Higher education is holding its own. Low cost online degree programs from a handful of leading universities have proven themselves at scale. Direct Admissions is opening new pathways for non-traditional students. Course and program sharing consortia are blossoming. More schools are making internships and other experiential learning integral to the student experience.  

But practice is fragmented, resources constrained, and there is a widening gap between institutional haves and have nots. Even where change is most needed, promising innovations often struggle to transcend boutique status.  

Reimagining a New Tomorrow

How can a higher education conference help leaders make sense of trends, turn choices into strategies, and thrive tomorrow? 

Eduventures Summit is a unique event. Spanning both traditional and nontraditional markets, it offers cutting-edge research on high school students, adult and online learners, graduate school prospects, and the non-degree space. Presidents, provosts, enrollment leaders, online learning leaders, policy heads, company leads, and others come to Summit, ensuring a diversity of viewpoints.  

Where other conferences offer endless parallel sessions, we curate top-notch keynotes and a common experience. Past Summits have punctured the higher ed bubble by combining great higher education speakers with luminaries from other industries, such as filmmaker Ken Burns, civil rights attorney Bryan Stephenson, and humanitarian José Andrés.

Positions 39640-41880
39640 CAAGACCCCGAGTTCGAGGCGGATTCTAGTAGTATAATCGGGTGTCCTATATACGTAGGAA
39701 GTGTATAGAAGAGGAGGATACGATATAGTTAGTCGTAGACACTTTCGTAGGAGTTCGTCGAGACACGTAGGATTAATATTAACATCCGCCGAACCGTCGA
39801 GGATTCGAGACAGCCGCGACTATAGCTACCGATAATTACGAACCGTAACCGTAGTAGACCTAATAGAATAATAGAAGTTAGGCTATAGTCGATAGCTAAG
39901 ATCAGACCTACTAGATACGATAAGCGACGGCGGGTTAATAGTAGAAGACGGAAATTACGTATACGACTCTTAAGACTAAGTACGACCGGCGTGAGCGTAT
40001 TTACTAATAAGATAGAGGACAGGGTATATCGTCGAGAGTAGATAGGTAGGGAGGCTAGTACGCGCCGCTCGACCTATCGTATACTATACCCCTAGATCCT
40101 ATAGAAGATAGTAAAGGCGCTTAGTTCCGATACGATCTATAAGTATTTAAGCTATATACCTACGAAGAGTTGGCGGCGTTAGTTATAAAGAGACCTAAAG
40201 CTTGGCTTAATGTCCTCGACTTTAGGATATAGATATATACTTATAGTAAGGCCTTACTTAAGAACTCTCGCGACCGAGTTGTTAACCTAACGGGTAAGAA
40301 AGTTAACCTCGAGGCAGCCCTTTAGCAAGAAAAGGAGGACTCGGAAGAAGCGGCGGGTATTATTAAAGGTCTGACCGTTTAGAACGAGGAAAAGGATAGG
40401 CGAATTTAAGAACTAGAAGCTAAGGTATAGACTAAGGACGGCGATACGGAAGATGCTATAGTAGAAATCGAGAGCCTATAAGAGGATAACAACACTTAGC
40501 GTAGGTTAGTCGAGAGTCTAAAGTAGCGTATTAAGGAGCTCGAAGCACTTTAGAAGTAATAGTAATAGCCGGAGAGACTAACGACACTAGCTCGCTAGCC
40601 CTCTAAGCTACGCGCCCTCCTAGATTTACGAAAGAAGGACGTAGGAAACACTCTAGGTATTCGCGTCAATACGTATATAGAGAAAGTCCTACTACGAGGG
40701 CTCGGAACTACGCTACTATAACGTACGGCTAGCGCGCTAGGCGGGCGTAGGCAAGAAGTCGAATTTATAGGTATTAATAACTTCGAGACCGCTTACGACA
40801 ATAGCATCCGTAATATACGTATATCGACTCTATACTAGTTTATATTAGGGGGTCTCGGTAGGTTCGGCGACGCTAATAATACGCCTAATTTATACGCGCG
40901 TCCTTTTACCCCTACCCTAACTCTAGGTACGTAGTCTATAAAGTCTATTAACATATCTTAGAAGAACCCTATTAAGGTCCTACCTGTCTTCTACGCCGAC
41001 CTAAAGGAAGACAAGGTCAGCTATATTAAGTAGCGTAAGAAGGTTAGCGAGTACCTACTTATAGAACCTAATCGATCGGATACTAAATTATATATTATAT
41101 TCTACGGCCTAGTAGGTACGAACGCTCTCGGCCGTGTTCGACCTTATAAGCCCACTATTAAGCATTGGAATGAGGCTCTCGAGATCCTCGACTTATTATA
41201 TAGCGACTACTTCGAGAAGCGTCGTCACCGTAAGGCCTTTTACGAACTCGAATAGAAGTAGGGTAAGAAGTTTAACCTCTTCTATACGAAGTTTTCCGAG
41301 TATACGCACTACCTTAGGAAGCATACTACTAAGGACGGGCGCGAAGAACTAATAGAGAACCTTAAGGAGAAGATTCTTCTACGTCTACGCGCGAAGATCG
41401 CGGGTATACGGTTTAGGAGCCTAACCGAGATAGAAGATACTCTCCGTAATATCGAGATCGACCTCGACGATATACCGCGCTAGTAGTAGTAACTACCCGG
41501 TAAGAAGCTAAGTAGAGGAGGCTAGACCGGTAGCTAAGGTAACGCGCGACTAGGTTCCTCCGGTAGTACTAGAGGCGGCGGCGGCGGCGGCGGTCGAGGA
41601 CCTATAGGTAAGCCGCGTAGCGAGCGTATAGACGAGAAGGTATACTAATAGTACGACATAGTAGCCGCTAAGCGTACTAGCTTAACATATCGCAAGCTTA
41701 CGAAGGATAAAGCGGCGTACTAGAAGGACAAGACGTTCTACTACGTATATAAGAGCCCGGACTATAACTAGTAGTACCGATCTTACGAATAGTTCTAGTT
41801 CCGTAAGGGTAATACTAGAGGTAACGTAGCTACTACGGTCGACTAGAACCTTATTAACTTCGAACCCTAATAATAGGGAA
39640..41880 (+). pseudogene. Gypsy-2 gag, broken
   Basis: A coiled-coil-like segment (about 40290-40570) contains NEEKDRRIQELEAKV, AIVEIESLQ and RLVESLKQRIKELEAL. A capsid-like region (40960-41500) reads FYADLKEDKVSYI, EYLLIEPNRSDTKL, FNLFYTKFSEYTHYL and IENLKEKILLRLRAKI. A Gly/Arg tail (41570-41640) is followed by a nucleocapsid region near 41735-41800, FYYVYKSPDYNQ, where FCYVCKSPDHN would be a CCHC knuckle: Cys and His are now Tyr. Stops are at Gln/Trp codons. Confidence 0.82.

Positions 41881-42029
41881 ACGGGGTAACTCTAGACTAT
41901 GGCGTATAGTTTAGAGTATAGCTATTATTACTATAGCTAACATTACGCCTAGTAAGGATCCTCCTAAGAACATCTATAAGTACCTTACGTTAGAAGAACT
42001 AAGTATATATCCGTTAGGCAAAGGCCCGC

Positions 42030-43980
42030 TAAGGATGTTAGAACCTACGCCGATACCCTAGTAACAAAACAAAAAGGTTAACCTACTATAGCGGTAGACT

But we cannot stand still. 

Eduventures Summit 2024 marks some exciting changes: 

  • Location: our residence at the Intercontinental in Boston has been a long and happy one, but you, our clients, hail nationwide. We have selected downtown Chicago—and the beautiful Loews Hotel—as a new setting for Eduventures Summit. 
  • More Breakouts: we are doubling down on our signature keynote experience but adding more breakout sessions and opportunities for discussion. Our speakers are always thought-provoking, and we want to give you more time to digest, challenge, and strategize.  
  • Show + Tell: we want to not only tell you about the latest market developments but show you how we can customize those lessons and help your institution take action.  

We are still assembling this year’s roster of speakers, but here is a preview: 

  • Byron Reese, much-feted Futurist, will kick us off in Eduventures Summit style with an original take on what the future holds and how higher education can anticipate, shape, and adapt to that future.  
  • Cassidy Leventhal, Principal at Achieve Partners, one of the nation’s top backers of college alternatives (such as apprenticeships), and an advocate for a rebalancing of postsecondary education away from “college for all.” 
  • George Siemens, Co-Founder and Chief Scientist of Southern New Hampshire University’s Human Systems, a pioneering higher ed-centric effort to apply Artificial Intelligence (AI) to learning. George is also spearheading SNHU’s efforts to assemble a higher education consortium dedicated to AI. 

More speakers to be announced.  

Higher education leaders cannot ignore dissenting voices. Calls for more work-ready graduates, more focused and relevant programming, and a greater variety of postsecondary pathways speak to genuine frictions with the status quo. But—in the final analysis—students, parents, employers, officials, and even pundits want higher education to do what no other sector can: challenge norms and politicization, respect yet transcend division, and meet but see beyond the pressing needs of today. 

We look forward to welcoming you to another Eduventures Summit!